Meanwhile, in what many people see as a particularly far-fetched usage, some on the left are dusting off the political vocabulary of the 1920's and 30's to describe policies of the Bush administration that they find antidemocratic: aggressive unilateralism in foreign affairs, the doctrine of pre-emptive force and what they perceive as the abridgment of civil liberties in the war on terror. Just this week, protesters were flashing signs emblazoned with the word fascist during Attorney General John Ashcroft's speeches in favor of the antiterrorism laws.
"Whenever people start locking up enemies because of national security without much legal care, you are coming close," said Robert Paxton, an emeritus professor of history at Columbia University and the author of a forthcoming book called "Fascism in Action," a comparative study that tries to distill the essence of fascism.
Of course, as I've explored here at length, the comparisons to fascism with the current conditions extend well beyond the matter or the treatment of civil rights vis a vis national security. However, the piece pretty fairly explores some of these other traits -- "the rejection of both liberalism and socialism; the primacy of the nation over the rights of the individual; the demonization of the nation's enemies; the elimination of dissent and the creation of a single-party state; the dominant role of a charismatic leader; the appeal to emotion and myth rather than reason; the glorification of violence on behalf of a national cause; the mobilization and militarization of civil society; an expansionist foreign policy intended to promote national greatness" -- though it neglects to point out their disturbing similarities to the agenda of the American conservative movement. I guess this is what some people consider "preposterous."
In any event, the piece makes an important point:
- Fascism, scholars agree, is by definition a modern mass movement. Old-fashioned monarchies, as well as military juntas, generally count on passive subjects, while the innovation of Fascism was mobilizing the masses, in punitive raids and grand public rallies, in the cause of a kind of ultranationalism.
"Saddam Hussein's regime is an evil phenomenon, but fascism is the product of democracies that have gone wrong, that had working constitutional systems which they gave up voluntarily," Mr. Paxton said.
For this reason, Mr. Paxton and most experts on European Fascism consider it inappropriate to apply the term to societies of the Middle East that have little experience of democracy and whose modes of governance spring from a different matrix. In the view of Mr. Paxton, Mr. Hussein's regime has more in common with many third-world dictatorships that are militaristic and nationalistic but that rule more through brute force than through mass mobilization.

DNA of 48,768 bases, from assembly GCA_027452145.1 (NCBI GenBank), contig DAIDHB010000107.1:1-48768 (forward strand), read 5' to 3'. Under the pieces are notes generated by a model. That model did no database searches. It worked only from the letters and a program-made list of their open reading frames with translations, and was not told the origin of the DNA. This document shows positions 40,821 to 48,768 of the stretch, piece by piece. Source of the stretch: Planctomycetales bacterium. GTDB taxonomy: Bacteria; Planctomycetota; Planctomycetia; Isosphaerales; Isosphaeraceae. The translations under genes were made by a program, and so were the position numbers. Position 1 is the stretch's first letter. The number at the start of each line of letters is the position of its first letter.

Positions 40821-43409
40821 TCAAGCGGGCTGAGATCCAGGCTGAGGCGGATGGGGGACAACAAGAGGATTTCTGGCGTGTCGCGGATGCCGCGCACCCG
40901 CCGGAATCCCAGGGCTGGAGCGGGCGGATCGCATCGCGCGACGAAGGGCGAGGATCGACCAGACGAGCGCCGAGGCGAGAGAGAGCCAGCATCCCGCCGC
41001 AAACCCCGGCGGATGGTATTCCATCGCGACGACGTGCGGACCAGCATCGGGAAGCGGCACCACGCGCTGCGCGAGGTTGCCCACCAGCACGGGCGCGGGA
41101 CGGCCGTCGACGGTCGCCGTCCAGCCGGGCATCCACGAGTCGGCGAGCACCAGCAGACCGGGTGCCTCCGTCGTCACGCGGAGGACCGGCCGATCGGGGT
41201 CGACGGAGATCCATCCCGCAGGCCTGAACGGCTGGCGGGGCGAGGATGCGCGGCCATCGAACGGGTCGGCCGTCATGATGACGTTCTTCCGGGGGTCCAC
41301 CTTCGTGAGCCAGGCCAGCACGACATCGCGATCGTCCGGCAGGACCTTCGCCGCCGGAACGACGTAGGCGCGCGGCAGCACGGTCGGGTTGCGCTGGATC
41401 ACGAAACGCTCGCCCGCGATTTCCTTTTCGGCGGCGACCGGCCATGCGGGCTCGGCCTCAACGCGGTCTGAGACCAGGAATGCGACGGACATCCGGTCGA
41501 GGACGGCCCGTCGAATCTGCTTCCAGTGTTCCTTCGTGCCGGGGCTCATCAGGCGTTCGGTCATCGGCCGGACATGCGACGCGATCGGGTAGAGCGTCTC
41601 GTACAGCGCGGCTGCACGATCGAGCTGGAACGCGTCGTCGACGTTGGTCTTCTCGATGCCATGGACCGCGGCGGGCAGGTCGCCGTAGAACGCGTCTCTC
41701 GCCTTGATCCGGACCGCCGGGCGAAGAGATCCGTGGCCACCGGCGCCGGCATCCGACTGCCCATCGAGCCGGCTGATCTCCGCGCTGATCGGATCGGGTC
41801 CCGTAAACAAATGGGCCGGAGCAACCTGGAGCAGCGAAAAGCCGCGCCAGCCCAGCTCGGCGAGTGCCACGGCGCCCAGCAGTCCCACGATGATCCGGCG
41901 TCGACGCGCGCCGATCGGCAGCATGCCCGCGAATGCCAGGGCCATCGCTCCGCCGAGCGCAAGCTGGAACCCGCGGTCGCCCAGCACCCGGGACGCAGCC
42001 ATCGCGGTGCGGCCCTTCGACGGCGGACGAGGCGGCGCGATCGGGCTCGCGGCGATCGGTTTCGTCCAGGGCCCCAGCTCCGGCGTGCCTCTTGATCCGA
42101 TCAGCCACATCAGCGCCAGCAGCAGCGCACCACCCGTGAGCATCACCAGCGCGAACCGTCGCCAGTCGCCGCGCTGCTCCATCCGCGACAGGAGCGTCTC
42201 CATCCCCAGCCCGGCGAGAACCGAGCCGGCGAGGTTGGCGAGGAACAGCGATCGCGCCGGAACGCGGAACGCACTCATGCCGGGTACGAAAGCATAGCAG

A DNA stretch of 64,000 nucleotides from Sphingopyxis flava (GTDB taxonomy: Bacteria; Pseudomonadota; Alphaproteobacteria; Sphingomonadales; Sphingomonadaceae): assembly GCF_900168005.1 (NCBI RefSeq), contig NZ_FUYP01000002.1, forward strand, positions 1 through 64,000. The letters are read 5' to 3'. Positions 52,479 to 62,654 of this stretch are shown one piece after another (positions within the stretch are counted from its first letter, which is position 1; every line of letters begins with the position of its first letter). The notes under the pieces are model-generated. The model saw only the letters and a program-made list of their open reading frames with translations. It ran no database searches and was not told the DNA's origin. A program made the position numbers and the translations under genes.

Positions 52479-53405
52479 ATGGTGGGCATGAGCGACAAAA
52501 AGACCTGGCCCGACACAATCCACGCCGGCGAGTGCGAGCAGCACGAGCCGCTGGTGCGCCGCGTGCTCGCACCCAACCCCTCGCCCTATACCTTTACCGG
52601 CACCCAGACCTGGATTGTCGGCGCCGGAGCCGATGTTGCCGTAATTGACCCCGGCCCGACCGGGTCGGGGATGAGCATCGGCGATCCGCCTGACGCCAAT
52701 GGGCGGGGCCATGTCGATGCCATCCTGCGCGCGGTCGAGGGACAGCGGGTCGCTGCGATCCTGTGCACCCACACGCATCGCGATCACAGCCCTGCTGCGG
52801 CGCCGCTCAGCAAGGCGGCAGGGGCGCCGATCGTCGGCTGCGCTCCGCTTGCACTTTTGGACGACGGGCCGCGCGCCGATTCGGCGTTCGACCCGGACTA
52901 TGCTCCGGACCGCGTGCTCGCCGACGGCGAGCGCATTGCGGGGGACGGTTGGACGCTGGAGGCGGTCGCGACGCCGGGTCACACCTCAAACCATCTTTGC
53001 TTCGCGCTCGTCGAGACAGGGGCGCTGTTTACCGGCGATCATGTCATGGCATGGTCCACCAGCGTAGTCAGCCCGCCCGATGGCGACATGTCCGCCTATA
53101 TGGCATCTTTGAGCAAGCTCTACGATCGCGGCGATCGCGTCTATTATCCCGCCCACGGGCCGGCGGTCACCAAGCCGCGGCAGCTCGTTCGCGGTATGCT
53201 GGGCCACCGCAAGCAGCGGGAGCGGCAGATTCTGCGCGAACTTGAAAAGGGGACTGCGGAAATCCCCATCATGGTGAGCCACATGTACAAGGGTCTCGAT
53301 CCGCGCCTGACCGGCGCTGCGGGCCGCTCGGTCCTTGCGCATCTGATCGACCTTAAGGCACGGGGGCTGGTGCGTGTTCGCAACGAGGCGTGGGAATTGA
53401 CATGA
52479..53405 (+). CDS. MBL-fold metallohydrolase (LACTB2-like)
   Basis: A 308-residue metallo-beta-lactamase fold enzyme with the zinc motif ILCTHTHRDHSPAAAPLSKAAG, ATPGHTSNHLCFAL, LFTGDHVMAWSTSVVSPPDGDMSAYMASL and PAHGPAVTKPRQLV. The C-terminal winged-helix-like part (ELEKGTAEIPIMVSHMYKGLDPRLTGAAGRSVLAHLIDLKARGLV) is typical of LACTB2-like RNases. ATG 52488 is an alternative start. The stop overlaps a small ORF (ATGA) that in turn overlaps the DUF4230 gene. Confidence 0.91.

Mr. Berman and Mr. Hitchens also applied the term fascist to militant Islam because it seems to have an aggressive, fanatical hatred of the West, an apocalyptic vision of violent conflict and a cult of death that represents a danger that the world's democracies would be mistaken to ignore. They describe Sept. 11 as a historic moment like that in 1938 when Hitler's threats against Czechoslovakia and the peace negotiations in Munich divided Europe between the desire to appease or confront Hitler.
This interpretation does not sit well with most experts on Islam. "Fascism is nationalistic and Islamicism is hostile to nationalism," said Roxanne Euben, a professor of political science at Wellesley College. "Fundamentalism is a transnational movement that is appealing to believers of all nations and races across national boundaries. There is no idea of racial purity as in Nazism. Islamicists have very little idea of the state. It is a religious movement, while Fascism in Europe was a secular movement. So if it's not what we really think of as nationalism, and if it's not really like what we think of as Fascist, why use these terms?"
The next time you hear someone refer to "Islamofascism," you might want to point this out to them.
In general, I was pleased to see the issue begin to warrant such high-profile consideration. I was a little disappointed to see Roger Griffin's work receive such short shrift (he goes utterly unmentioned) but I understand the restraints imposed by newspaper articles. She does mention Emilio Gentile, who springboards to an extent from Griffin's work, who provides this definition, which seems relatively complete:
- "A mass movement, that combines different classes but is prevalently of the middle classes, which sees itself as having a mission of national regeneration, is in a state of war with its adversaries and seeks a monopoly of power by using terror, parliamentary tactics and compromise to create a new regime, destroying democracy."
The only thing missing from this is the core element that Paxton identifies: The claim to represent the "true" national identity.
[Thanks to Paul de Armond for the heads-up.]